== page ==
Continuing east, we spent a couple of hours exploring the marshes of Texas Point, with the state of Louisiana visible in the distance. Seaside Sparrows sang from the marsh, and eventually popped up right in front of us for excellent views. Swamp and Lincoln’s sparrows were also nice additions to the trip list. Other migrants in the tamarisks along the road included Rose-breasted and Blue grosbeaks and Orchard Oriole. Shorebirds put on a nice show with up to half a dozen Wilson’s Plovers running about. Three American Oystercatchers passed by, another tick off the list. A Clapper Rail dashed in front of the van, and a Sora flew parallel to us for a second or two. All in all, a good visit to Texas Point.
After lunch in Sabine Pass, we made our way to Sabine Woods where we encountered some of the best passerine migration yet of the tour. Most common were thrushes with about 15 Wood Thrushes and half a dozen Swainson’s Thrushes seen hopping around on the ground. The odd Brown Thrasher was mixed in as well. The trees were alive with warblers including Blue-winged, Black-throated Green, Tennessee, Palm, Black-and-white and Hooded. It was strange to see many Common Yellowthroats foraging 20 feet up in the tall oak trees. Ovenbird, Northern Waterthrush and American Redstart were also all seen well. A Common Nighthawk was seen roosting on a horizontal branch over a slimy green pond. Red-eyed, Yellow-throated and Warbling vireos all showed off nicely for us. It was hard to pull ourselves away from Sabine Woods, but we all left happy with big smiles on our faces.
April 17 – So far, myself and 8 Limosa customers have had an excellent time birding the Upper Texas Coast, despite the less than desirable weather we have encountered. Our trip list is up to about 180 species for 5 days, not too shabby, if you ask me.
This morning we returned to Anahuac NWR, birding the flooded fields along FM Rd 1985 along the way. The big highlight was a male Hudsonian Godwit in one of the flooded fields, but runner up was seeing several Upland Sandpipers very well. Along the fenceline that parallels the road we picked up a few more goodies, such as Dickcissel, Scissor-tailed Flycatcher, Eastern Meadowlark, Loggerhead Shrike and loads of Savannah Sparrows.
As soon as we got to Anahuac thunder began to boom overhead and we got stuck in another rainstorm. Luckily we were able to see a few birds before the rain started, such as Least Bittern, American Bittern, Marsh Wren, Purple Gallinule and Swamp Sparrow to name just a few. The rain really only lasted about 20 minutes, so it wasn’t that serious. We had lunch at Skillern Tract while listening to King Rails call. Soras came right out in the open as they fed along the edge of the marsh. We had an exceptional view of a Least Bittern here at Skillern, the bird seemingly unaware of our presence.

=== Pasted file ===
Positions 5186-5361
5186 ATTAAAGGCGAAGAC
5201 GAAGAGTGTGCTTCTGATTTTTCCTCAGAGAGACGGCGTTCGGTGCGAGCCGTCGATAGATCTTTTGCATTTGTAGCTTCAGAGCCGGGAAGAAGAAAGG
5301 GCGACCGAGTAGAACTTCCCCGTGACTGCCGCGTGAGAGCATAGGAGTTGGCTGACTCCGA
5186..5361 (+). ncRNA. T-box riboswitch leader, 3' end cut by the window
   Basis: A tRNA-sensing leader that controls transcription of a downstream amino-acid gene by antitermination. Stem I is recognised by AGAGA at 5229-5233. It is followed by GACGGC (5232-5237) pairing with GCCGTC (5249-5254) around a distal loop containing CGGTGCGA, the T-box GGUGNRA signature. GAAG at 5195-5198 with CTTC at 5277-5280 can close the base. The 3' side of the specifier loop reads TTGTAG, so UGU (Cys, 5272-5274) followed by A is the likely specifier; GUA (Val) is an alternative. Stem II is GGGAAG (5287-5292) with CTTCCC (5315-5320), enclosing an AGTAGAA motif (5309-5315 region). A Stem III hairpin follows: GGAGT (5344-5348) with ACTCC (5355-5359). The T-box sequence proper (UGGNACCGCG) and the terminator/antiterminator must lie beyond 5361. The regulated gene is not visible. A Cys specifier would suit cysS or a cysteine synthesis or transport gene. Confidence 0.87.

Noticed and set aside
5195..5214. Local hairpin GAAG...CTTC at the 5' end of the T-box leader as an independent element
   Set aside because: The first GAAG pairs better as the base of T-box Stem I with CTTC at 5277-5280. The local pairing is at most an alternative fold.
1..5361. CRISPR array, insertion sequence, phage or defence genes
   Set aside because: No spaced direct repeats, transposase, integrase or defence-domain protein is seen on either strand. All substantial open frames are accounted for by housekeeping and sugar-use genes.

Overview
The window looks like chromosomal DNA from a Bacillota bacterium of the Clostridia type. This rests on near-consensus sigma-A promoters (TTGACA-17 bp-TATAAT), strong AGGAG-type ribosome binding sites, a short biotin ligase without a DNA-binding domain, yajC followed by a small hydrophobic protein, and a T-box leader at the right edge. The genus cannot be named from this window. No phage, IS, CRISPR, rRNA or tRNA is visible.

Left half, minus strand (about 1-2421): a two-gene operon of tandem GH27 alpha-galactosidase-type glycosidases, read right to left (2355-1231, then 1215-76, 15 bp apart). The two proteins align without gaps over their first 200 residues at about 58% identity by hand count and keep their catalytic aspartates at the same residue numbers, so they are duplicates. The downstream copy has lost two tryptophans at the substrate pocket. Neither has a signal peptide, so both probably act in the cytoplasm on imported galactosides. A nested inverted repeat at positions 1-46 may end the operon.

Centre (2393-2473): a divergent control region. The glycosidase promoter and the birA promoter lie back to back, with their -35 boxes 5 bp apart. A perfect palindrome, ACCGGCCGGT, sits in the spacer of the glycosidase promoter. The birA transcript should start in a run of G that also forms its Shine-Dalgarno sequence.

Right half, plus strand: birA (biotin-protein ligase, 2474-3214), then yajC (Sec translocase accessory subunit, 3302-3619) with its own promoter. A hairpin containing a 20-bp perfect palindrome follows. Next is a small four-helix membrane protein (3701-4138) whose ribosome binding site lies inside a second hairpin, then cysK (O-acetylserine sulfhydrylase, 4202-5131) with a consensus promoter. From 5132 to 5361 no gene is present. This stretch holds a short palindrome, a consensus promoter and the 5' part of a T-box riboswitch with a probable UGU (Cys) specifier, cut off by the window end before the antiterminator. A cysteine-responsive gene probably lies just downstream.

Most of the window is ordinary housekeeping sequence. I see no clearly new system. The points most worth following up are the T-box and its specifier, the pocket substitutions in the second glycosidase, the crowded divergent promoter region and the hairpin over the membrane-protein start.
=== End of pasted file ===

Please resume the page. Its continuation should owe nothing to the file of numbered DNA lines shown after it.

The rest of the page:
At High Island, an hours walk through Boy Scout Woods produced very little, but we did get treated to side by side views of Louisiana and Northern waterthrushes, excellent for comparison. When you see these two together, there’s really no problem telling them apart.
Smith Oaks, on the other hand was hopping with activity. When we arrived it was quiet, but then a sudden wave of birds drifted through the treetops and continued for about 45 minutes. There were dozens of Orchard Orioles, with Summer and Scarlet tanagers mixed in. Warbler flocks included Tennessee, Orange-crowned, Nashville, Blackburnian, Chestnut-sided, Black-and-white, Blue-winged and Northern Parula. Non warbler passerines included Ruby-crowned Kinglet, Red-eyed, White-eyed and Yellow-throated vireos, Rose-breasted Grosbeak, Painted Bunting and more. As fast as the migrant wave arrived, it was gone, but we were pretty happy to have witnessed the event ourselves.
April 18 – With favorable weather this morning, we returned to the Bolivar Peninsula, beginning with Rollover Pass. Birding here was sensational with flocks of gulls, terns, skimmers, shorebirds, herons and egrets present. Perhaps the best of all was a pair of Red Knot coming into breeding plumage. When I began visiting the Texas Coast about 15 years ago, Red Knots could be found in numbers along the Bolivar Peninsula, however, the North American Atlantic population of knots has been severely declining and nowadays we’re lucky to see any.
As we carried on towards Bolivar Flats, we stopped to watch two White-tailed Kites hover above a brushy field, new for our trip list. Along the entrance road to the flats we were very lucky to catch a glimpse of a Sedge Wren in the dry marsh. Also here, two Horned Larks showed off nicely, while a pair of Peregrine Falcons chased one another overhead. Shorebird numbers were excellent at Bolivar Flats with Western Sandpiper and Snowy Plover new for our lists. We tallied up to 15 Piping Plovers this morning, a respectable total for this endangered species. I was relieved to see two Reddish Egrets, one of which was performing its drunken sailor dance across the flats. I thought we had missed this bird, and a few of the tour participants had expressed they really wanted to see one.